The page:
Naming words for people, animals, places, objects, substances, qualities, actions, ideas and measures.
Kinds of Nouns Countable Nouns – can be modified by a and occur in both and form, as well as co-occurring with quantificational determiners like every , each , several , etc. Common Nouns – general names of persons, places or things (e.g., car, man, bridge, town, water, metal, ammonia) Proper Nouns – real names of persons, places or things; always start with capital letter (e.g., Michael, Africa, Peking, Dayton Peace Accord, United Nations, The Tower of London, The Red Lion, Uncle George ("Uncle" is written with a capital letter because it is part of his name)
Uncountable Nouns - cannot be directly modified by “a” without specifying a unit of measurement; cannot combine with an indefinite article (e.g., copper, brightness, oil, air, sugar, Arabic, shopping, beauty, courage, fire, wine) Compound Nouns – made up of two or more words (e.g., mother-in-law, court-martial, forget-me-not, manservant, paper clip, full moon) Collective Nouns – special nouns that stand for a group of people, animals, birds or insects (e.g., army, band, choir, group, jury, team, troop, youth, a flock of birds, a swarm of ants) Verbal Nouns – words based on verbs that can be used as nouns (e.g., Traveling opens the eyes. Traveling is a verb [gerund] used as a noun [subject]) Kinds of Nouns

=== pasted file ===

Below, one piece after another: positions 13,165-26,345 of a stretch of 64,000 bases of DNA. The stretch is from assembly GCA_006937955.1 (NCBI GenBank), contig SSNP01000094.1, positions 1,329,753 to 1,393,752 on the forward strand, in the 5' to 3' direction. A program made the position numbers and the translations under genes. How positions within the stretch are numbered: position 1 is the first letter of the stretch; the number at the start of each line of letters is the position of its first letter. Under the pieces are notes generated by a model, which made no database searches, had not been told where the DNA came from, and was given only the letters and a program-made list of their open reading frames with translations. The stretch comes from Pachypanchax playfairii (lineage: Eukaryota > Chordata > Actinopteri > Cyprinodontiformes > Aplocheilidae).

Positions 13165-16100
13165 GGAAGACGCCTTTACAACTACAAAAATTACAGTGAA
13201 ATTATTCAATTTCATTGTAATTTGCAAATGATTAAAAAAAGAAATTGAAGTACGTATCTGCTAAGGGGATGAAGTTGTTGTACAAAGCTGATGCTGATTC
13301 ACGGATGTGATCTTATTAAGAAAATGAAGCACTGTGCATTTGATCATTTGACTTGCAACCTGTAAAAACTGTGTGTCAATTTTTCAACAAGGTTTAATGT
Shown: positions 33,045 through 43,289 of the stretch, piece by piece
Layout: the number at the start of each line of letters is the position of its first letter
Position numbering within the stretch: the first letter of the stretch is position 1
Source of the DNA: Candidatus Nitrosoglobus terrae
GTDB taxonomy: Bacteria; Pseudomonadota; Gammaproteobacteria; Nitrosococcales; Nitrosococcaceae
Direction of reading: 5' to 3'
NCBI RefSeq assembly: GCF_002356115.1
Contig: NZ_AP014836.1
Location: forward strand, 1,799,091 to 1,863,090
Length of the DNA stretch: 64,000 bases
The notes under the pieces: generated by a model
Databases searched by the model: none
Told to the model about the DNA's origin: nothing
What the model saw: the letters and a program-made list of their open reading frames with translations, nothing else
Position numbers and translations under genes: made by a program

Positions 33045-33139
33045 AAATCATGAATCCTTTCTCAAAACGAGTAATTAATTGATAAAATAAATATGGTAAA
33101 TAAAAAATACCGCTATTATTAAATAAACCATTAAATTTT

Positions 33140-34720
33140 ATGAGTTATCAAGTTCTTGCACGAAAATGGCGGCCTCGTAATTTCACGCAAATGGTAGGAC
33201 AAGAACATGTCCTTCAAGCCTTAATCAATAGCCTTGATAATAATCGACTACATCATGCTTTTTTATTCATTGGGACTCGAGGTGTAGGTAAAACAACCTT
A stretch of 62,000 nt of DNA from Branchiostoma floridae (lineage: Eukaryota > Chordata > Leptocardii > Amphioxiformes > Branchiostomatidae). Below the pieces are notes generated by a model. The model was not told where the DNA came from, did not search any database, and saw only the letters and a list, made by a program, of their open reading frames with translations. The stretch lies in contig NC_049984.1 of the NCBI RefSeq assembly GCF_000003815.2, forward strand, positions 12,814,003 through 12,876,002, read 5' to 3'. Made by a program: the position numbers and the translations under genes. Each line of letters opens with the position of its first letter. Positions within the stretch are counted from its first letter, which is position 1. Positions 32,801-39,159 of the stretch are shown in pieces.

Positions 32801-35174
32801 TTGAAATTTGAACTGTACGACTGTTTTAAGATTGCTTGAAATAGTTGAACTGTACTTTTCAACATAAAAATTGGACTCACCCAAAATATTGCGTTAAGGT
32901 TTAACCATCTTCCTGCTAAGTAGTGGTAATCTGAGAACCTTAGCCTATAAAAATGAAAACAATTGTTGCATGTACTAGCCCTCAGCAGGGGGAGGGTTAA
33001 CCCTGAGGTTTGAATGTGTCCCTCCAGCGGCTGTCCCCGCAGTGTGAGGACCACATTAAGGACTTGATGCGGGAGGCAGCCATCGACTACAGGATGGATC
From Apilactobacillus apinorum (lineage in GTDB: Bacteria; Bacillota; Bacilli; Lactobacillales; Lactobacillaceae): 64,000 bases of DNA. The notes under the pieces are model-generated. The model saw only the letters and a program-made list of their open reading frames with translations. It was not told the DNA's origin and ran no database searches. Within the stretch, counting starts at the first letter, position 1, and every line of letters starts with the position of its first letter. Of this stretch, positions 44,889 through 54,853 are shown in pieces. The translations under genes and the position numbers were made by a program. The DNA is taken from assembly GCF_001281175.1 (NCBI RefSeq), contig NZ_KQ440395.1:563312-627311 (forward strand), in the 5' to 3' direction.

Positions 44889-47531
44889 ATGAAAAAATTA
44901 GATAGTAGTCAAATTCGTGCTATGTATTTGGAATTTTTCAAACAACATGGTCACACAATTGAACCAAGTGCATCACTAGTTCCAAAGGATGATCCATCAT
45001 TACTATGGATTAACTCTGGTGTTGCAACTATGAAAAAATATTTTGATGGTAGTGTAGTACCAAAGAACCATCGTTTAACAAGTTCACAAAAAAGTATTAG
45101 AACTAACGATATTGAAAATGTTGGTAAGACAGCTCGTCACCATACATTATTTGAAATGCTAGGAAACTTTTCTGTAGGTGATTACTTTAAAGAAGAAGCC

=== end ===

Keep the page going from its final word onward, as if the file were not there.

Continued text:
General Rules on the Use of Countable and Uncountable Nouns Countable Uncountable have singular and plural forms have only one form take singular or plural verbs according to their use as singular or plural take singular verbs can have a , an , or one before them as modifier in the singular cannot have a , an , or one before them as modifier can have many or few before them as modifier in the plural can have much before them as a modifier can have some before them as modifier only in the plural can have some before them as a modifier can have number of before them only in the plural can have amount of before them Note: Many words have both countable and uncountable meanings. Substances, materials, activities and abstract ideas often have countable meanings when one item or one specific example is meant. a bone, bones (piece or pieces) – bone (substance); a history, histories (one or more events) – history (study of the past); a kindness (a good deed) – kindness (abstract)
Uses of Nouns
just came in.
Subjective Complement or Predicate Nominative
Mr. Garcia is my father.
The children love their
The children gave their
Object of the Preposition
We are waiting for our
Sally never called her stepfather
the father of one of our students,
is here now.
car is out of gas.
Modifier of Antoher Noun (used as an adjective)
A father figure
is important to a child's psychological development.
Do the exercises on nouns in the HKA Training Workbook